Metaphorically, the path of the wounded healer, or the journey of the shaman has very important implications for the future of spirituality. No other metaphor sufficiently deals with the journey of humanity. We are wounded, and whether we're going to be the wounded victim, or the wounded healer is our choice. We have wounded the planet. We have wounded our genes. We've wounded the coming generations. Whether we make some remediation to the environment, and to our psyches, is something that only time will tell.
Interview with Alex Grey
The next day people in like radioactive suits came out with tongs to pick up the poor thing. They put it in a big metal canister and took it away. Sure enough, it was rabid, and I had to go through all these shots in the fleshy parts of the stomach area, and in my back. The antitoxin that they injected me with contained dead dried duck embryo and it would leave a lump under my skin. It was very painful. I think that stopped me from picking up dead animals for awhile. (...)

It was a medical school morgue, so we prepared the bodies for dissection. When a new body came in, if no one else was there, I would do a simplified Tibetan Book of the Dead ritual, calling their name, and encouraging them to go toward the light.(...)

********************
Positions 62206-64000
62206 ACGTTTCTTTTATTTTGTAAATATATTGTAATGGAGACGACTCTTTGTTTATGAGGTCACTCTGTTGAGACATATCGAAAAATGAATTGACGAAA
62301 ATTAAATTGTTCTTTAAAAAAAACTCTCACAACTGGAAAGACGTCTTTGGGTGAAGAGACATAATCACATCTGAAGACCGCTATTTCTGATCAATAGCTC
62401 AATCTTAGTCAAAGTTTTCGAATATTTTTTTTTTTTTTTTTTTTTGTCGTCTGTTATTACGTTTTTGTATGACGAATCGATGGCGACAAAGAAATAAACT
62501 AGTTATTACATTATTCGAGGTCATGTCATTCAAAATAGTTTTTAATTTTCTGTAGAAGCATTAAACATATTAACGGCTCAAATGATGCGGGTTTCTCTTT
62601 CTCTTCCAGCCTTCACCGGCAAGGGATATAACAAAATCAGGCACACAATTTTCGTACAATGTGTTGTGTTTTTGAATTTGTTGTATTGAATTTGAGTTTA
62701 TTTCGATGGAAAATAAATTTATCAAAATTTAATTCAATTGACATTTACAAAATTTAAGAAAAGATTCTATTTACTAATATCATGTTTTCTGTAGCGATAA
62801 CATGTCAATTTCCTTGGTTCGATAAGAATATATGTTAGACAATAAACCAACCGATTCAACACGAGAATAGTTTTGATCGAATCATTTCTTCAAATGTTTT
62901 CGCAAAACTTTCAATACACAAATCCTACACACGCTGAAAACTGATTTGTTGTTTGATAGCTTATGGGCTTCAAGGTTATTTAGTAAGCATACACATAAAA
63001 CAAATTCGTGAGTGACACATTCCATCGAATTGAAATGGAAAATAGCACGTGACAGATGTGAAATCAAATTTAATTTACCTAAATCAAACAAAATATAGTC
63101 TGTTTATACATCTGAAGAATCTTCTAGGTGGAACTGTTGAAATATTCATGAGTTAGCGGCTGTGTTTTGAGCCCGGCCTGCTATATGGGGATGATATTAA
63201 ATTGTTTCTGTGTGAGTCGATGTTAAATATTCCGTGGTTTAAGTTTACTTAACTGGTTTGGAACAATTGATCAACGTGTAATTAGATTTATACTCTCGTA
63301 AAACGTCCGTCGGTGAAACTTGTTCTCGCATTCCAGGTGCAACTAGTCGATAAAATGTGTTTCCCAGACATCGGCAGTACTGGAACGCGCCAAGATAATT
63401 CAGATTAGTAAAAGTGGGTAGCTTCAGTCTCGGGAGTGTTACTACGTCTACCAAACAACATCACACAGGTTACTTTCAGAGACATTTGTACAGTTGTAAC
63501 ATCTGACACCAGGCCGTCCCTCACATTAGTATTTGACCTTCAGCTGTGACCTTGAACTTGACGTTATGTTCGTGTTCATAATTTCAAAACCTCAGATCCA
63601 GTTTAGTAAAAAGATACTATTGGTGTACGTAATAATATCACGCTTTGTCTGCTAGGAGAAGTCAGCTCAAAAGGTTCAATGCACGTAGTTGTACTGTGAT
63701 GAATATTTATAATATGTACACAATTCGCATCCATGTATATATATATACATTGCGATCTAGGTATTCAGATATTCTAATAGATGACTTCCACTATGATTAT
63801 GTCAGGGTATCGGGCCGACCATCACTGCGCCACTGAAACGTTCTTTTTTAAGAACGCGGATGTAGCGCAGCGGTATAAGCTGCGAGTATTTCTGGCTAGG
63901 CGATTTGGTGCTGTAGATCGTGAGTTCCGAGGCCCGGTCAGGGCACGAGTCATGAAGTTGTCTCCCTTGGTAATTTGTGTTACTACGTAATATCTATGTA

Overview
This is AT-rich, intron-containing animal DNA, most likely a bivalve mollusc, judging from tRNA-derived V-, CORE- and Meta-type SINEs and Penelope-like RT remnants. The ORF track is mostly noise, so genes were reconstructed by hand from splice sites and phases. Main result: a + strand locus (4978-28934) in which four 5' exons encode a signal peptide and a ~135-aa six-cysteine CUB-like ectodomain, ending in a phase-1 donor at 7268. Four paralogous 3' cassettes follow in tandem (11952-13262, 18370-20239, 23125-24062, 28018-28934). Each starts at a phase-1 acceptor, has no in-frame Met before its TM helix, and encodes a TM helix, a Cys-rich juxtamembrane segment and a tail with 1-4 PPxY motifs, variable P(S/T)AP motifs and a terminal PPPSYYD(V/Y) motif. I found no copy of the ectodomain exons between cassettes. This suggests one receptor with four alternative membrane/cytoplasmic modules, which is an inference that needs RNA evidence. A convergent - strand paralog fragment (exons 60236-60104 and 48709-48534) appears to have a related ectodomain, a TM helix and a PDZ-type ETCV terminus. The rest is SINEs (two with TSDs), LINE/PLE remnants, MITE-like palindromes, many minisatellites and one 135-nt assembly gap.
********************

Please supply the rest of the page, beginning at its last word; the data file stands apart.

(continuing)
I experienced a vision where I was in a courtroom being judged. I couldn't see the face of the judge, but I knew the accuser was a woman's body who I had violated in the morgue work. She was accusing me of this sin. I said "It was for art's sake." This excuse didn't hold up under scrutiny for the judge. I was put on lifetime probation and not forgiven. The content of my work and my orientation would be watched from that point on. It made me consider the ethical intentions of my art. The motivation that moves us to creative work is critical. (...)

I hope that death will be like a cosmic orgasm, where I'm released into convergence with the infinite one. Certain tantric traditions have sexual rituals to be performed in charnel grounds, and there are some pretty intense paintings of Kali astride corpse Shiva. (...)